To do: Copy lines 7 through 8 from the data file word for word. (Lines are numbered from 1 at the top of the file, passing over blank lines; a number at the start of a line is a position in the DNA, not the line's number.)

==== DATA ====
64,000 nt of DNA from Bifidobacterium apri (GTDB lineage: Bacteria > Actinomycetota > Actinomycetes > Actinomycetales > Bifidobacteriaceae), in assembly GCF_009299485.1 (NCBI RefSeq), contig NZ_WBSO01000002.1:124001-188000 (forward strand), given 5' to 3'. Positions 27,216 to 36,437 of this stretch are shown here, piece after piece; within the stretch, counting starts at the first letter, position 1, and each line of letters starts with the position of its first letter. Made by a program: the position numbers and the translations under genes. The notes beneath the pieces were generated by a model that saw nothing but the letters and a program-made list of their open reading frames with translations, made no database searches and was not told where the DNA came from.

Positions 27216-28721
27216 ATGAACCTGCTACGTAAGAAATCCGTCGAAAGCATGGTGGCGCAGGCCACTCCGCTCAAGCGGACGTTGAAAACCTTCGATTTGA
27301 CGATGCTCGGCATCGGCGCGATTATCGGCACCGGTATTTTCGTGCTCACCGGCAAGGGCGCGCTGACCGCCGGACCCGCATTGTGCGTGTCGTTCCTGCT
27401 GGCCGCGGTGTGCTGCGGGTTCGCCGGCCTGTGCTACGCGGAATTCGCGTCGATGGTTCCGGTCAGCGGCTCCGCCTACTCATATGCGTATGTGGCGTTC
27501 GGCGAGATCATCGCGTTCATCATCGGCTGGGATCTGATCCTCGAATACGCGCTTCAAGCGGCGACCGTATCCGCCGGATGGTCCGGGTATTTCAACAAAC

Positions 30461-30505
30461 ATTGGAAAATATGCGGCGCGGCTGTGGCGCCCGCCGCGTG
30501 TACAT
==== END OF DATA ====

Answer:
Positions 30461-30505
30461 ATTGGAAAATATGCGGCGCGGCTGTGGCGCCCGCCGCGTG